it’s, like, just a word
Why do we say “like” so much? Is it true that teen girls say it more than boys? Are we ruining our language?
Canadian linguist, Alexandra D’Arcy, says that there are 6 forms of the word “like”. There is the commonly-practiced verb and adjective, “I like you” and “You are sweet like candy”.
Then there are 2 ways that “like” can be used as a filler word – “Like, I’ve been waiting for you” and “There is like, nothing left to say”. Those “likes” can be replaced with other fillers such as “well” or “ummmm”.
The last 2 types of uses are often referred to as “Valley Girl Speak” or “Mall Talk”. An uptick in these uses can be seen starting in the 1980s and continues through today. “It was like, so cool” or “I’ve been doing this for like, 2 years” are examples.
Apparently using the word “like” is not new. It has been used in literature since Old English times. And although we think the “Valley Girl” usage started in the 80s, it actually started in the later half of the eighteenth century. And it is not only girls that speak this way.
D’Arcy says that “like” is the most versatile word in the English language and that we should cut it some slack. So when your mom tells you that you are using “like” too often, maybe you can do some research to prove that at least one person out there thinks that using “like” is ok.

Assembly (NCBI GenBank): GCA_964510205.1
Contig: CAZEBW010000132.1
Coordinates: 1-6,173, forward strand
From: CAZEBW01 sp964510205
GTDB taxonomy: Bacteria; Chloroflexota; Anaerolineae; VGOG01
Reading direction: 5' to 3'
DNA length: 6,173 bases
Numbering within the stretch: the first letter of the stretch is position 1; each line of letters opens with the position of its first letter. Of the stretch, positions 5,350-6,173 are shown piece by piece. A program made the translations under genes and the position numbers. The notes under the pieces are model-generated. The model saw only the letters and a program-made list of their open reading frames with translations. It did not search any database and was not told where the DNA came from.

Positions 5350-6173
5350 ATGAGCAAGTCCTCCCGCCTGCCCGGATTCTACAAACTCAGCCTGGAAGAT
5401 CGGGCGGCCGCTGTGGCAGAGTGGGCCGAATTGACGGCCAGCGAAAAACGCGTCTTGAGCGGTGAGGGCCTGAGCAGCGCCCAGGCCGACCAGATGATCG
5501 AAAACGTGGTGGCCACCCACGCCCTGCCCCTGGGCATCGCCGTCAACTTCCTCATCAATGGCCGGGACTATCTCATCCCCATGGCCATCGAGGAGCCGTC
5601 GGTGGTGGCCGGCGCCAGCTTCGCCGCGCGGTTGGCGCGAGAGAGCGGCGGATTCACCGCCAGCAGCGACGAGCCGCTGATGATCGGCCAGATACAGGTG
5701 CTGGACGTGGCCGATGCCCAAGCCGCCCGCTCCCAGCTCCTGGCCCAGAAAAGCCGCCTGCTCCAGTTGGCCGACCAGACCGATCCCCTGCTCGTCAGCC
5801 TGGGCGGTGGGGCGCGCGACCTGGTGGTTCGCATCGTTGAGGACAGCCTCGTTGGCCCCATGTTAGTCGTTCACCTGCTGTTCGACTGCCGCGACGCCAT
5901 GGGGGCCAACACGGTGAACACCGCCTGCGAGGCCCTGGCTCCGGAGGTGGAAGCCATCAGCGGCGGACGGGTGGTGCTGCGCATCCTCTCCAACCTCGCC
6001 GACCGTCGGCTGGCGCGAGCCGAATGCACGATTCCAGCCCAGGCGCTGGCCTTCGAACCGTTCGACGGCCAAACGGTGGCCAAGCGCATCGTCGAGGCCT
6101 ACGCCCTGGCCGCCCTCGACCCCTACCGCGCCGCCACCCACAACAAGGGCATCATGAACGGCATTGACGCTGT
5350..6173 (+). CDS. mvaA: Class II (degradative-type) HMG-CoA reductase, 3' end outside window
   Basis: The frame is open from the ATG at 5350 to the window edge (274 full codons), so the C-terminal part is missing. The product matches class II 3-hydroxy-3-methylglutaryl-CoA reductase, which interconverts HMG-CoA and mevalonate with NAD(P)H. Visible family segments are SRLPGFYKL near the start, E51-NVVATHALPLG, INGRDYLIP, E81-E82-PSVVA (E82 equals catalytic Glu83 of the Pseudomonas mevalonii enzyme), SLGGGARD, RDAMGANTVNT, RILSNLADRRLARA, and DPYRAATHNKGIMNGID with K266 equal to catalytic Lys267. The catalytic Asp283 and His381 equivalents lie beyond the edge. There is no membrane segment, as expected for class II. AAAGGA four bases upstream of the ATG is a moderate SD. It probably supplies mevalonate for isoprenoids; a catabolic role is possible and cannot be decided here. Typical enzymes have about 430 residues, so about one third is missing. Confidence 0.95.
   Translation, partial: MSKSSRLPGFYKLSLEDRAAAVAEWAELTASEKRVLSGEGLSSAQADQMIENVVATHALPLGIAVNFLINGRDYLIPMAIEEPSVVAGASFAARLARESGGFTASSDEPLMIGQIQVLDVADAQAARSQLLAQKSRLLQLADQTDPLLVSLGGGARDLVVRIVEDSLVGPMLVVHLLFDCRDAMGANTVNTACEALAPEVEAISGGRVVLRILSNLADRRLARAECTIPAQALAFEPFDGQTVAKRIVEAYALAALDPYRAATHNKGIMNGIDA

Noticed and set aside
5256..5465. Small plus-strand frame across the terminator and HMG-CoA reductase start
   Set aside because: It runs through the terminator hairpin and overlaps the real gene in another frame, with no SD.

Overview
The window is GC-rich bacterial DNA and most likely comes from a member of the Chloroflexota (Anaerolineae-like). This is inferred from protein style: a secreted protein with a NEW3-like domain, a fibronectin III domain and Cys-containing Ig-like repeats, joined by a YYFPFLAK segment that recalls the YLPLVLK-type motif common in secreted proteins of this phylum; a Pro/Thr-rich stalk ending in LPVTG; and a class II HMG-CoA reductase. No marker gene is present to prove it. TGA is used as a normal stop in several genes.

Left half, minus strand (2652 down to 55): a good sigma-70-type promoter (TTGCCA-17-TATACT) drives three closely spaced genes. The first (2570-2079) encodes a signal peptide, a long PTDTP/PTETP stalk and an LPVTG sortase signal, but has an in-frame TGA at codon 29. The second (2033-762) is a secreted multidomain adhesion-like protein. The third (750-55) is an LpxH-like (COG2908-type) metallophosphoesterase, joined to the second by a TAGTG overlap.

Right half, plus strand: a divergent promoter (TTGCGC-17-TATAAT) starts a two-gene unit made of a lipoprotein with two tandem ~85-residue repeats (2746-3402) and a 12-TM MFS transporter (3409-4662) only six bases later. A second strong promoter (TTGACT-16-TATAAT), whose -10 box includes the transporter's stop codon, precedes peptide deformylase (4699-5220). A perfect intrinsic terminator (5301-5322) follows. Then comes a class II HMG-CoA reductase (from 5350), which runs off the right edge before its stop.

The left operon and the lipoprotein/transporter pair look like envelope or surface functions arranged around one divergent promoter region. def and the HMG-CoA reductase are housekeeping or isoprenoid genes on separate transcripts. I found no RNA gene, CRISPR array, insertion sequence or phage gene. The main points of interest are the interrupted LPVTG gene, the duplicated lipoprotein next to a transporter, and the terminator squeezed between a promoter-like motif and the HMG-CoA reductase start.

But in the meantime, chances are that you ARE using the word too often. Some say that using “like” too much makes you sound less intelligent. Who wants that?! So, if your mom or teacher is asking you to use it less often, there are a few of tricks you can try. Most importantly, be aware when you speak AND use Wikihow’s 3 ways to reduce the use of the word.
- Try to use another word when making approximations. So instead of saying, “She was like, 100 years old,” you could say, “She was around 100 years old.”
- When you tell a story, try not to use “like” before you quote someone. Instead replace it with a more descriptive word. So instead of saying, “He was like, “I really like you,” you could say, “He whispered, “I really like you.”
- Just take it out of the sentence. Often the word “like” is used to emphasize a point, but if it is taken out, the sentence sounds the same. And if you need more emphasis, you can stress another word. Take the sentence, “My dad was like, so mad at me”, you could say “My dad was SO mad at me” and it has the same effect.
Like, try it and see how it goes…